Sep 09, 2015

Two Technologies Help Florida Wastewater Facilities Meet Reclaimed Water Standards

Sodium hypochlorite & deep bed filtration technologies help WWTP meet effluent TSS limits

Two Technologies Help Florida Wastewater Facilities Meet Reclaimed Water Standards

The Miami-Dade Water and Sewer Department (WASD) is the largest water and sewer utility in the southeastern U.S., serving nearly 2.3 million residents and thousands of visitors each day. With five water treatment plants and three regional wastewater treatment plants, the department treats 300 million gal of water per day and disposes of 300 million gal of wastewater per day.

In April 2004, the WASD entered into a consent order with the Florida Department of Environmental Protection (FDEP) when nitrite was detected in the well monitoring system at the South District Wastewater Treatment Plant (WWTP). The South District plant discharges its effluent via a deep injection well system, and the FDEP was concerned about potential leakage of treated effluent into an underground secondary source of public drinking water. With that in mind, the consent order required that the WASD construct a high-level disinfection (HLD) system to produce effluent that met FDEP HLD reuse standards as well as primary drinking water standards prior to disposal.

The project’s result was the construction of one of Florida’s largest wastewater facilities, which is now able to treat to stringent reclaimed water standards. Two of the key technologies used in the upgraded plant were the ClorTec on-site sodium hypochlorite generation system and the TETRA DeepBed filtration system—both from De Nora.

Breaking Records

As part of the upgrade, the WASD decided to replace its gaseous chlorine systems with on-site sodium hypochlorite generation. After comparing systems from two manufacturers, the utility selected the ClorTec high-output CT series on-site generating systems. The 21,000-lb-per-day treatment capacity of the ClorTec systems makes the South District plant the largest ClorTec installation in the world. The systems generate 0.8% sodium hypochlorite by combining salt, water and electricity and provide a powerful disinfection method without the need to store gaseous chlorine on site. The CT series systems meet requirements for 21,000-lb-per-day chlorine equivalent.

Testing Two Technologies

Because the South District plant had no alternate method of effluent disposal when its effluent was out of compliance, the FDEP consent order required that it meet the total suspended solids (TSS) requirement of less than 5 mg/L on a continuous basis under all conditions. The plant had typical secondary clarifier effluent TSS levels of 20 mg/L or less. Its new filtration system would need to be capable of handling influent TSS of 45 mg/L, which is the weekly average TSS permit limit for the plant. The secondary effluent TSS typically averaged around 10 ppm.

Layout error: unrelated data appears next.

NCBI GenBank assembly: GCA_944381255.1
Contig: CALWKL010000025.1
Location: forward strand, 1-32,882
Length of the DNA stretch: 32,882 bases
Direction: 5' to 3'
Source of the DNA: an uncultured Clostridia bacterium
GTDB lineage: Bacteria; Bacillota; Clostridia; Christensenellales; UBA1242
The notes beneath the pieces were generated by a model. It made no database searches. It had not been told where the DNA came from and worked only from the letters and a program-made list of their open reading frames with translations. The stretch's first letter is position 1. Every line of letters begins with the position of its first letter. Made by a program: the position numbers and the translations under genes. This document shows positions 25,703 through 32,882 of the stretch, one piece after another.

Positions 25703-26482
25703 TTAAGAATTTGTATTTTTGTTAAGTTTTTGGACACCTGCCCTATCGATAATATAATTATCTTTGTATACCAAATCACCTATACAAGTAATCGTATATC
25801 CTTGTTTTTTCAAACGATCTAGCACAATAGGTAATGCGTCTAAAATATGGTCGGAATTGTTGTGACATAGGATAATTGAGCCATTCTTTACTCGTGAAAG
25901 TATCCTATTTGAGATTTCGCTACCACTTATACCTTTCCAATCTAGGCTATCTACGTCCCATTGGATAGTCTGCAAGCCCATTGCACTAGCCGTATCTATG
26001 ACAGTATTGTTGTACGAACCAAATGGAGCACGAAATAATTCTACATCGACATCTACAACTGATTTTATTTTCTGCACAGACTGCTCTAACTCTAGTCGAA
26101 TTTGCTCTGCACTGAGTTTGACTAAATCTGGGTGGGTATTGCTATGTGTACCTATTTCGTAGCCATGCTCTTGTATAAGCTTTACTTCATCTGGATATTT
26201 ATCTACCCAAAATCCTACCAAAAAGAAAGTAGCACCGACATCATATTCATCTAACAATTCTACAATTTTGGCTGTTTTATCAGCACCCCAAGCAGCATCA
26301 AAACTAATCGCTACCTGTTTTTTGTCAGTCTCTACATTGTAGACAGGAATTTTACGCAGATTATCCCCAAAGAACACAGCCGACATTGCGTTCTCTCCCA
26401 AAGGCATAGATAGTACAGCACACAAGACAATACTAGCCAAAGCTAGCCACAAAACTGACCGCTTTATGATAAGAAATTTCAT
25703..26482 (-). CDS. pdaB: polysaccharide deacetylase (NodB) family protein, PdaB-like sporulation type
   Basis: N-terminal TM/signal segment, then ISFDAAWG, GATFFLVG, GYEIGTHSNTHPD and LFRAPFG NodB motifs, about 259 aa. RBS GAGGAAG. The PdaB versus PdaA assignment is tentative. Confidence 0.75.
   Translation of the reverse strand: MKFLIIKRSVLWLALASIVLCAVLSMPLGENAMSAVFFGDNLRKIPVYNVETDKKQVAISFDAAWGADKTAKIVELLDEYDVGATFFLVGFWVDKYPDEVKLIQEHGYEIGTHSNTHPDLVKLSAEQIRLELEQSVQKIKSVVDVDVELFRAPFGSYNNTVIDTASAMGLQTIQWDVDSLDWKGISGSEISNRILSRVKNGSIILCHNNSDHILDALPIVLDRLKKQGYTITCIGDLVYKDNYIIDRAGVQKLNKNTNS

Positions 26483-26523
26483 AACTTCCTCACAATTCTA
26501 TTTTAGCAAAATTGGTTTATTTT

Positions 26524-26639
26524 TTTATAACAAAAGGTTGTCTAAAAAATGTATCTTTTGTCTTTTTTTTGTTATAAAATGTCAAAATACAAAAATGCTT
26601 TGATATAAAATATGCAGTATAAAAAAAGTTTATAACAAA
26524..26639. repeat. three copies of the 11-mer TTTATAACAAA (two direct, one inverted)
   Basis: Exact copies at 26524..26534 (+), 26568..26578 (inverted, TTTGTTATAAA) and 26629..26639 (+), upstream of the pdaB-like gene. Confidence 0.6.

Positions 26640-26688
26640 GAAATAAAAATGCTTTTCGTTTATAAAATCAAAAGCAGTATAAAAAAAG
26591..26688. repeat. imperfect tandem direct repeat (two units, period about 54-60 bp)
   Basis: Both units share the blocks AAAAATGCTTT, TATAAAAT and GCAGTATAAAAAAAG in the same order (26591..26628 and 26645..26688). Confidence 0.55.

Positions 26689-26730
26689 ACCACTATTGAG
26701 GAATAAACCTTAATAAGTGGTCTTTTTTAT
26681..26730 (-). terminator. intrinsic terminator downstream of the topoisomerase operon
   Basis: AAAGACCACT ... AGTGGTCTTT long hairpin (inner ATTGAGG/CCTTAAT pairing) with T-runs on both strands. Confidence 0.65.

Hazen and Sawyer, an environmental engineering firm in Hollywood, Fla., which served as the improvement project’s general contractor, determined that the requirement for continuous TSS compliance was unique and that there was no existing design data that complied with the reuse standards. Nevertheless, the firm concluded that two technologies—membrane disk filters and deep bed filters—were the most promising options for the plant upgrades, and pilot tests of the technologies were conducted. Hazen and Sawyer, assisted by Miami-Dade WASD staff, performed the pilot tests on a side-by-side basis in order to assure identical influent and relative loading conditions.

The results of the pilot tests indicated that the membrane disk filtration technology did not successfully meet the required effluent TSS limits except at relatively low influent TSS levels and relatively low hydraulic loading rates. The deep bed filter selected by Hazen and Sawyer and Miami-Dade WASD, the TETRA DeepBed filtration system, successfully met the effluent TSS limits under a variety of testing periods, influent levels and hydraulic loading rates.

Upgrades to the South District plant began in the spring of 2005 and were completed in 2012. The project increased the plant’s flow capacity by 27% – from 225 million gal per day (mgd) to 285 mgd—making it one of the largest wastewater facilities in Florida.

“We have been very happy with the ClorTec and TETRA systems,” said Steve Kronheim, chief plant operator at the South District plant. “They are both working well.”

De Nora


3000 Advance Lane

Colmar, PA 18915

United States

Phone: 215.997.4000

[email protected]